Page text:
akashiver: (Default)
I thought this profile piece was interesting:

A High-Profile Executive Job as Defense Against Mental Ills

Researchers have conducted more than 100,000 studies on schizophrenia since its symptoms were first characterized..... Now, a group of people with the diagnosis is showing researchers a previously hidden dimension of the story: how the disorder can be managed while people build full, successful lives. The continuing study — a joint project of the University of California, Los Angeles; the University of Southern California; and the Department of Veterans Affairs — follows a group of 20 people with the diagnosis, including two doctors, a lawyer and a chief executive, Ms. Myrick.

The study has already forced its authors to discard some of their assumptions about living with schizophrenia. “It’s just embarrassing,” said Dr. Stephen R. Marder, director of the psychosis section at U.C.L.A.’s Semel Institute for Neuroscience and Human Behavior, a psychiatrist with the V.A. Greater Los Angeles Healthcare System and one of the authors of the study. “For years, we as psychiatrists have been telling people with a diagnosis what to expect; we’ve been telling them who they are, how to change their lives — and it was bad information” for many people.

And then there's this:

285 Indian girls shed 'unwanted' names

More than 200 Indian girls whose names mean "unwanted" in Hindi have chosen new names for a fresh start in life. A central Indian district held a renaming ceremony Saturday that it hopes will give the girls new dignity and help fight widespread gender discrimination that gives India a skewed gender ratio, with far more boys than girls.

The 285 girls — wearing their best outfits with barrettes, braids and bows in their hair — lined up to receive certificates with their new names along with small flower bouquets from Satara district officials in Maharashtra state. ...."

Now in school, my classmates and friends will be calling me this new name, and that makes me very happy," said a 15-year-old girl who had been named Nakusa by a grandfather disappointed by her birth. She chose the new name "Ashmita," which means "very tough" or "rock hard" in Hindi.

akashiver: (Default)

So I've had a chance to see the pilots for Homeland and American Horror Story. Both were pretty good. Both also clearly bear the seeds of badness within them. I'm curious to see how long Homeland can go without moving into the implausible excesses of 24, and how long American Horror Story can go before it a) kills everyone b) crosses over with Supernatural or c) just makes us tired of all its freaky shit.

American Horror Story: I liked the creepy teen boyfriend, the creepy busybody neighbour, the “don’t make me kill you again” line, the time distortion, the bodysuit.

I disliked: the fact that this family is portrayed as so dysfunctional from the start that I don’t think they have a chance of surviving. Also, while I’m sympathetic to their massive problems, I don’t find any of these characters likable.

I am indifferent to: the cabinet of curiosities in the basement, the mad doctor figure, the opening scene.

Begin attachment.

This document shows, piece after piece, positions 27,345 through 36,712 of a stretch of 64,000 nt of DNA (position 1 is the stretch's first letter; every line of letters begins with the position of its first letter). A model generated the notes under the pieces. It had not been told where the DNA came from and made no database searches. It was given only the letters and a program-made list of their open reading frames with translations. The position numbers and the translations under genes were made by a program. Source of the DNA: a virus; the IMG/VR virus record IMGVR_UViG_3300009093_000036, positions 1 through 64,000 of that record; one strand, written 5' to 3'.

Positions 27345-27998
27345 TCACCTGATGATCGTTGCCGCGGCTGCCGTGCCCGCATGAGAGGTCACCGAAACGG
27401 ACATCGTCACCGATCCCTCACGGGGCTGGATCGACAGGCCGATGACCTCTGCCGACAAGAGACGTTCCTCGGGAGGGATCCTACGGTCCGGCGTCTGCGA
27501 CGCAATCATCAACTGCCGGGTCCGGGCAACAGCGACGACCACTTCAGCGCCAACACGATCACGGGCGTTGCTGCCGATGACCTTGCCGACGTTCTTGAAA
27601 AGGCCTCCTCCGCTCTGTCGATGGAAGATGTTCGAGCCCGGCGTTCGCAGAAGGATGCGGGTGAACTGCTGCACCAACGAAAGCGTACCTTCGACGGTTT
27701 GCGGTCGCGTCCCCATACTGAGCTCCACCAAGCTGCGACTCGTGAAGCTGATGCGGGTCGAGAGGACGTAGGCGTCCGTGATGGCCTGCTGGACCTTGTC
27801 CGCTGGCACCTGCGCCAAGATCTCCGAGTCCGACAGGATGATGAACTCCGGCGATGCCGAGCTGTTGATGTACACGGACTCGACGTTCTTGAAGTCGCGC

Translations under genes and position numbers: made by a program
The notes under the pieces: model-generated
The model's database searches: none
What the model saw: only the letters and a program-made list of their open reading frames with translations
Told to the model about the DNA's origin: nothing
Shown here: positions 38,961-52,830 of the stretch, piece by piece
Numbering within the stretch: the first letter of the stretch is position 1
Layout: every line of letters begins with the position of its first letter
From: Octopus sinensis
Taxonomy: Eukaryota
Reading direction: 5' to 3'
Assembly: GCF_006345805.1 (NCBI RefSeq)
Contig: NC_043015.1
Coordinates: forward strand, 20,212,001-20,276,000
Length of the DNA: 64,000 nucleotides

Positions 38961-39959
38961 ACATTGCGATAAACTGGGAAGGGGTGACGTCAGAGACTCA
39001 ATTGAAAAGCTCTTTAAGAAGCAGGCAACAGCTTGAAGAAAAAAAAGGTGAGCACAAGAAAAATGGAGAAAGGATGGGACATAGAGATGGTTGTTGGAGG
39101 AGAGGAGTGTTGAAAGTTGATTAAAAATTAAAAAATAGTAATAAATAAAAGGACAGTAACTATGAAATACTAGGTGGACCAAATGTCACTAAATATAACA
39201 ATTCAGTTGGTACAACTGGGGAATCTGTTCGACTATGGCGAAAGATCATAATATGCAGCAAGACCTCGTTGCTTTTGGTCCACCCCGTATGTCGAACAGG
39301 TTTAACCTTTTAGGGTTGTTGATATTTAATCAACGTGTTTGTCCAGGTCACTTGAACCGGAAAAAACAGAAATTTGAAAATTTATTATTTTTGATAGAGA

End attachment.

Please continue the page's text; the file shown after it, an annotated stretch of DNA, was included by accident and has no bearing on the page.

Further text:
None of this matters. AHS is all about throwing MOAR STUFF at the audience, and as long as a high percentage of that stuff is interesting, I’ll watch.

Homeland, like S0 1 of 24, starts with a compelling premise: a CIA agent suspects that a freed American POW is now working for the terrorists. Unlike Jack Bauer, however, the CIA agent in question is struggling with a mental illness and may be psychotic. If 24 posited a vigilante American protector who is always right, Homeland posits a paranoid, delusional American protector who may be persecuting innocent people in the name of national security. Clare Danes turns in a fine, twitchy performance as the CIA agent, and it's nice to see her have a role that gives her something to do.

But on watching the pilot, I have a couple of gender-issue questions. The first, which may just be unfair, is "isn't it interesting that the first time we have a woman in the Jack Bauer role is also the first time we portray that role as untrustworthy and mentally unstable?"

Read more... )

Eh. That's just my thoughts on episode 1. Maybe subsequent episodes will make me feel churlish for having doubted the show. Or maybe not. Only time will tell.
akashiver: (Default)

A "Shakespeare's Sister" for contemporary politics: Poor Jane’s Almanac.


...Franklin, who’s on the $100 bill, was the youngest of 10 sons. Nowhere on any legal tender is his sister Jane, the youngest of seven daughters; she never traveled the way to wealth. He was born in 1706, she in 1712. Their father was a Boston candle-maker, scraping by. Massachusetts’ Poor Law required teaching boys to write; the mandate for girls ended at reading. Benny went to school for just two years; Jenny never went at all.

Their lives tell an 18th-century tale of two Americas. Against poverty and ignorance, Franklin prevailed; his sister did not.

akashiver: (Default)

When did girls start wearing pink?

Pink and blue arrived, along with other pastels, as colors for babies in the mid-19th century, yet the two colors were not promoted as gender signifiers until just before World War I—and even then, it took time for popular culture to sort things out.

For example, a Ladies’ Home Journal article in June 1918 said, “The generally accepted rule is pink for the boys, and blue for the girls. The reason is that pink, being a more decided and stronger color, is more suitable for the boy, while blue, which is more delicate and dainty, is prettier for the girl.” Other sources said blue was flattering for blonds, pink for brunettes; or blue was for blue-eyed babies, pink for brown-eyed babies, according to Paoletti.


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December 2015

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